There were three sharp knocks. My mind was playing out various scenarios. Deciding which were plausible or not. Eventually, after realising I couldn’t just ignore whoever was at the door, I got down on my hands and knees and peered through the crack in the bottom of the door. I could see a pair of Mickey Mouse slippers before me. I exhaled. All the tension that had been building up inside me was released. I doubted this was the mafia, unless they now wore slippers to complete their ‘hits’. Gratefully I opened the door expecting the extremely unattractive hotel owner – which although wouldn’t be pleasant, it hopefully wouldn’t result in my death. As I creaked open the door I saw what I expected to see. At least, mostly what I expected to see. The hotel-owner was standing there alright. Dead. Her throat was cut. Her eyes were glazed over. As her dead body started to fall towards me I felt a wave of nausea pass over me. I could see every little detail. The lumps of creamy white bone now covered with crimson red blood, the strips of magenta coloured muscle still pulsing, the rivulets of blood running down her bare neck. Dropping her body I turned my head and was violently sick, I felt warm vomit splash up against my forearms and my legs. I felt my head go dark and my legs gave way beneath me dropping me in the pool of blood around my feet.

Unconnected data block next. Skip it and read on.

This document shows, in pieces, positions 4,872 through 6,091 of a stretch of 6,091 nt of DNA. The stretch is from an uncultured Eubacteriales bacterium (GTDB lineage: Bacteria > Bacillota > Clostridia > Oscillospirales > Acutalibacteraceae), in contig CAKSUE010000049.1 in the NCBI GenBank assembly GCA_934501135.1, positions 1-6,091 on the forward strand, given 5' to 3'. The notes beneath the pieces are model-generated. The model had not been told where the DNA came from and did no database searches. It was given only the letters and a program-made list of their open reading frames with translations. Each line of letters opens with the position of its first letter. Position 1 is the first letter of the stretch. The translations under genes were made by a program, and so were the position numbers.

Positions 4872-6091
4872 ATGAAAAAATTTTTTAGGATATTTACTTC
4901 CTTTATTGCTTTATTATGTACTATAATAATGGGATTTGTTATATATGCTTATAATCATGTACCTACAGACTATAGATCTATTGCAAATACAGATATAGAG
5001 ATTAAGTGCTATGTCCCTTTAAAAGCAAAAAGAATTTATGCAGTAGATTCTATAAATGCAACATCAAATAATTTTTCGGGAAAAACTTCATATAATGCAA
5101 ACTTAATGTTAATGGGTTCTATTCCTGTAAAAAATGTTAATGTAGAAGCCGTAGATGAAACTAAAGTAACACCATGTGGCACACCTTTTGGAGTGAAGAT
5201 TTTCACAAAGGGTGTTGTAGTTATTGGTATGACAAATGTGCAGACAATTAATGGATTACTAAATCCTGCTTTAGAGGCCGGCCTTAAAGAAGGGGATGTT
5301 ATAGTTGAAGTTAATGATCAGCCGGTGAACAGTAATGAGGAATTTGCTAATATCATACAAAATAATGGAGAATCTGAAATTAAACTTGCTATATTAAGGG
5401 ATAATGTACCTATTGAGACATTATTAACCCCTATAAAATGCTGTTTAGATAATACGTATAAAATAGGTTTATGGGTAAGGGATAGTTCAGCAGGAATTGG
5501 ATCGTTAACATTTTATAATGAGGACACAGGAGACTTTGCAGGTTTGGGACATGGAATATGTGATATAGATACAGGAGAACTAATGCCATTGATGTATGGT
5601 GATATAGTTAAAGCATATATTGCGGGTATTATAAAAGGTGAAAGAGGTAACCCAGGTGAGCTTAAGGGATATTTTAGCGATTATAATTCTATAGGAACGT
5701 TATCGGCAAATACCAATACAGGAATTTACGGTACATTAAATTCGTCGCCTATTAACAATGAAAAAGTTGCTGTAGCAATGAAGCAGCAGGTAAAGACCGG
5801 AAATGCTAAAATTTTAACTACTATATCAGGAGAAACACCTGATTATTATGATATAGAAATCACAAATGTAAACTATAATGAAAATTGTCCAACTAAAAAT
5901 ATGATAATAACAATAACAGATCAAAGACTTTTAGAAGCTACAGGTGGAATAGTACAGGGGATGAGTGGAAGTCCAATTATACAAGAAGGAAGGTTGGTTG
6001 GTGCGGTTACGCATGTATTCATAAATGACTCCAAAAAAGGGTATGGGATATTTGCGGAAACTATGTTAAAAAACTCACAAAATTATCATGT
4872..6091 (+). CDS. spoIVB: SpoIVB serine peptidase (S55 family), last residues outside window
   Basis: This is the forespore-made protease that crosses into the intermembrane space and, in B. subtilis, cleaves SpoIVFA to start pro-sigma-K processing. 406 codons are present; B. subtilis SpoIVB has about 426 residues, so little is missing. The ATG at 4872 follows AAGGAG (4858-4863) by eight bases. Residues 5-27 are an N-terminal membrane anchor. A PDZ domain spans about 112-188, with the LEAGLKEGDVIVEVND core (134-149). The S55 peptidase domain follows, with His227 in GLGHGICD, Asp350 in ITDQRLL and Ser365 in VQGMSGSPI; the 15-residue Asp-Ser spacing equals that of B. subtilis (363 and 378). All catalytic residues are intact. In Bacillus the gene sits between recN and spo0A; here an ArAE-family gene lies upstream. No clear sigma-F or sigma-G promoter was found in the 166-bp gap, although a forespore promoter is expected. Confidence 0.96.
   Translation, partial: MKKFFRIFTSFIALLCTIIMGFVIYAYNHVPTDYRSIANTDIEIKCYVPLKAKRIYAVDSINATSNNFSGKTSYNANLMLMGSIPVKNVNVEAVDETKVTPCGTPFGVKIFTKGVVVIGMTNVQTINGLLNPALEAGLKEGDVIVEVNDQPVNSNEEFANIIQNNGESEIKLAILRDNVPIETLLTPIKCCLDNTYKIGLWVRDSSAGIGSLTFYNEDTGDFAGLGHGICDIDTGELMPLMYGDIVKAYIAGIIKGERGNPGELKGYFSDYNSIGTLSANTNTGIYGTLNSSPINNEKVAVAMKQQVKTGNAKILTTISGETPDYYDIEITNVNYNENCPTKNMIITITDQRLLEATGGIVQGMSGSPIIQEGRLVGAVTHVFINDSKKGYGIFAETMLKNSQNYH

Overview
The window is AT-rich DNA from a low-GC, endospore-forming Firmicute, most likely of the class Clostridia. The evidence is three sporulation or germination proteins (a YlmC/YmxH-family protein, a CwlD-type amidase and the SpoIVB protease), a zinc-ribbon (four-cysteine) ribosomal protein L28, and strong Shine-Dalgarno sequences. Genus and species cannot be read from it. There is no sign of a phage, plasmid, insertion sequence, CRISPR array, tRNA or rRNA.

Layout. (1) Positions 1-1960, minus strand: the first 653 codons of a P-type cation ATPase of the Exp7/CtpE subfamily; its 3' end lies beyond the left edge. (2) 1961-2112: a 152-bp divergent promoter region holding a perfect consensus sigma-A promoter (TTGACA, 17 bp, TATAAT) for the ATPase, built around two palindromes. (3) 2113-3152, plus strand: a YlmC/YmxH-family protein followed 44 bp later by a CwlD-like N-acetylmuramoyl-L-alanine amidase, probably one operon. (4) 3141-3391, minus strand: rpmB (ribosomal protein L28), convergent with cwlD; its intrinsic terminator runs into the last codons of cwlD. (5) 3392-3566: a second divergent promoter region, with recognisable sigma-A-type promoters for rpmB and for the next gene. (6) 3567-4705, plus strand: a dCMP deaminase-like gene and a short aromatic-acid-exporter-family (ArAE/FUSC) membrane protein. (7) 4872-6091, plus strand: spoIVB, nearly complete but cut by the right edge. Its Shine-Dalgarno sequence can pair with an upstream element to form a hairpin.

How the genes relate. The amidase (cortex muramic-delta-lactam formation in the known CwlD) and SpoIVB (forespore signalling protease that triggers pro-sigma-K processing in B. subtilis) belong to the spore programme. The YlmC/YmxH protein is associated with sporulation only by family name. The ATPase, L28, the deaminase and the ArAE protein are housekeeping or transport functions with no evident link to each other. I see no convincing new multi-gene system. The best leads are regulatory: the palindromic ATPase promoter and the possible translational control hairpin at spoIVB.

“Hello, hello?” A blurred but worried face was looking down at me.

I tried to focus my disorientated eyes on the woman looking down at me, but all I could see was smears of colour. I opened my mouth to speak: “whe...wher…where a…am…i?” I managed to say. It sounded like I had a speech impediment.

“You are,” She looked across to her left, “in a hotel room.”

As my vision started to clear I noticed that the woman was wearing a black nylon jacket, white shirt and trousers and, most importantly of all, a silver star-shaped police badge.

Seeing the old, mouldy ceiling above me reminded me of what happened earlier. The hotel owner. Quickly I twisted my head to the side, causing me great pain, to where her body had lain. It did not now, all that was left was a pool of blood, and my sick.